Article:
The Path of Innovation
Everett Rogers introduced his theory of the diffusion of innovations in 1962.  Since that time, his theory has provided guidance to businesses and individual innovators when bringing new technologies to market. The normal path to mainstream success begins with innovators and early adopters, as Figure 1 shows. Innovators are typically people who actually develop new technologies. They plug into the newest technologies as a way of feeding their need to innovate. Early adopters are the first consumers in the market and the test bed for other users. Early adopters are typically itching to try new technology, regardless of the quality of its execution. So they usually acquire new products immediately, just to try them out and determine whether something will be a revolutionary success or an innovative misfire. In this respect, they provide a valuable service.
Right behind the early adopters is a group of users called early mainstream. These users typically pay attention to new technologies, but wait for the market to test them. Following early mainstream users are late mainstream users—that is, people who don’t usually pay a great deal of attention to technology innovations, but eventually adopt new technologies and products once they have become firmly established or even have an overwhelming presence in the marketplace. These users usually come to new products passively.
Finally, there are late adopters, who are people who tend to be suspicious of new technology, don’t see the value of its new capabilities, or don’t feel capable of engaging with new products because of their lack of experience with technology. Older users are a classic example of late adopters, but this group also tends to include people who live in rural or isolated areas and adult users who earn less than $55K annually.
Throughout each of these steps in the adoption curve, social influences tend to play a major role. Early mainstream users hear about new products and technologies from early adopters. Late mainstream users get introduced to new technologies by their early mainstream friends. When late adopters do take up new technology, it’s typically pushed on them by a more tech-savvy friend or family member—someone they trust who influences them directly.
Trust and direct social influence are powerful forces that can be quite difficult to replicate. In directly targeting late adopters with new products, companies would be skipping ahead in the adoption process, which presents a series of difficult challenges.
One of these challenges is reaching these users in the first place. Many late adopters do not regularly use computers to access the Internet, so common startup marketing strategies such as social media and online advertising do little to build awareness in the target audience. Late adopters typically still have stronger ties to traditional media such as television and print, with their much higher advertising costs, reduced exposure, and fewer measures of advertising effectiveness. Large corporations can tackle this challenge, because they have greater resources at their command, but startups often have difficulty generating awareness of products that target late adopters.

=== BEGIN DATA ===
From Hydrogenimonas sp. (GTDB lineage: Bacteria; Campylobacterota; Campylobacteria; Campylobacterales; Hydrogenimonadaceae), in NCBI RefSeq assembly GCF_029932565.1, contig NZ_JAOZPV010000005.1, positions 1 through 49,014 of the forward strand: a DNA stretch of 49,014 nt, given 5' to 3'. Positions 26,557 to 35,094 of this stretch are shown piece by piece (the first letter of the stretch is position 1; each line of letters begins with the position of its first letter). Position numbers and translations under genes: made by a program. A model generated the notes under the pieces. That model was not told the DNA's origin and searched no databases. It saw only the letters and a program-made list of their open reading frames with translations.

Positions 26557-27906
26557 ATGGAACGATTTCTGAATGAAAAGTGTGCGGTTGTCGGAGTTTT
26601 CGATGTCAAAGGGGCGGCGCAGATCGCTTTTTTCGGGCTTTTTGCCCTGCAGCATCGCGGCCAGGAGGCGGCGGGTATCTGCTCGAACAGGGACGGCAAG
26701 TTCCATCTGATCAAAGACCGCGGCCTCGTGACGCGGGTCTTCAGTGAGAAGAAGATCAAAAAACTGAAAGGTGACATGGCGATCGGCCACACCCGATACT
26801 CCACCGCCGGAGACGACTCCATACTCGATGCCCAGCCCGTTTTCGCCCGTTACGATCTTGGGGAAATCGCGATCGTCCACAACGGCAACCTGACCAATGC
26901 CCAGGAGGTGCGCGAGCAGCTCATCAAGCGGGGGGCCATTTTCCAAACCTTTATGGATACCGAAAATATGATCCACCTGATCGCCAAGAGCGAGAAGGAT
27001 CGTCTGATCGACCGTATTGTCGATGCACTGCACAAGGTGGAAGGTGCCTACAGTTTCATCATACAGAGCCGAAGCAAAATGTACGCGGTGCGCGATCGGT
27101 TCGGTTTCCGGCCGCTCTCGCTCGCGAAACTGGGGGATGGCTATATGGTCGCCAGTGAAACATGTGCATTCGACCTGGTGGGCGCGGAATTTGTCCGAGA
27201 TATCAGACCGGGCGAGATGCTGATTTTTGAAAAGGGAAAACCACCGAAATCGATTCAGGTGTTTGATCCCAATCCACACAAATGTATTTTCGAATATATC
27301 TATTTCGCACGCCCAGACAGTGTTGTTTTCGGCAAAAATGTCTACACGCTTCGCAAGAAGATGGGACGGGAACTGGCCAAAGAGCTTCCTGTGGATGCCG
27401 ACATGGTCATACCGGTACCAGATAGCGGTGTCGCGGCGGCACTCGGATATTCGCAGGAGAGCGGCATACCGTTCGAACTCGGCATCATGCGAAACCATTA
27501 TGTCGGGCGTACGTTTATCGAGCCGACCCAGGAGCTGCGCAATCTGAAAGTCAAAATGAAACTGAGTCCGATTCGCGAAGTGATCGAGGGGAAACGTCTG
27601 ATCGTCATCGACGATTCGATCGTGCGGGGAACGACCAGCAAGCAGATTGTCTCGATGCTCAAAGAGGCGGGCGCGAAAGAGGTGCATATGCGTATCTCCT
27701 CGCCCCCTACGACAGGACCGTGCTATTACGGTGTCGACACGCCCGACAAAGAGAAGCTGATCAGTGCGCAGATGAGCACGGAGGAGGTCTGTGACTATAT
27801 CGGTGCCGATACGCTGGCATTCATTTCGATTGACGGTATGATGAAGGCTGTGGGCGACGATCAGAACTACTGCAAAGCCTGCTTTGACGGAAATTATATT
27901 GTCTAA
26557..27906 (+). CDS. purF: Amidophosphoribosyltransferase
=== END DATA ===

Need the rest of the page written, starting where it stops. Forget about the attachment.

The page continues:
The attitudes of late adopters toward technology present other challenges these companies must overcome, because it’s not uncommon for late adopters to feel suspicious of new technology or think that most new technology is unnecessary.
Substantial experience with technology that has enriched their lives motivates early adopters to try new technology products. However, late adopters tend to lack the behavioral precedent of successfully adopting innovations, so the idea can be somewhat alien and uncomfortable to them. Establishing demand for a new technology among late adopters requires their embracing new behavior, so involves much more than just introducing the technology to the market, making its adoption much more difficult.
The process of designing products for late adopters also presents challenges, because of the perspective gap that exists between the innovators who create such products and late adopters. It can be very difficult for product designers and developers to relate to users who are on the opposite end of the adoption curve. As a result, they could develop something they think is relatively simple, but is still too complex for inexperienced users. They might also employ user-interface design conventions they think are fairly standard, but might be completely alien to a late adopter who lacks similar experience interacting with the Web or consumer electronics. Many of the interaction design standards that we use today are not necessarily truly intuitive; they have just been around for so long that most people accept them. Interaction design concepts as fundamental as the desktop and windows are metaphors for physical items that may not be immediately clear to inexperienced users. Figure 2 shows a video clip from the film Cloudy with a Chance of Meatballs that demonstrates this gap in a humorous way.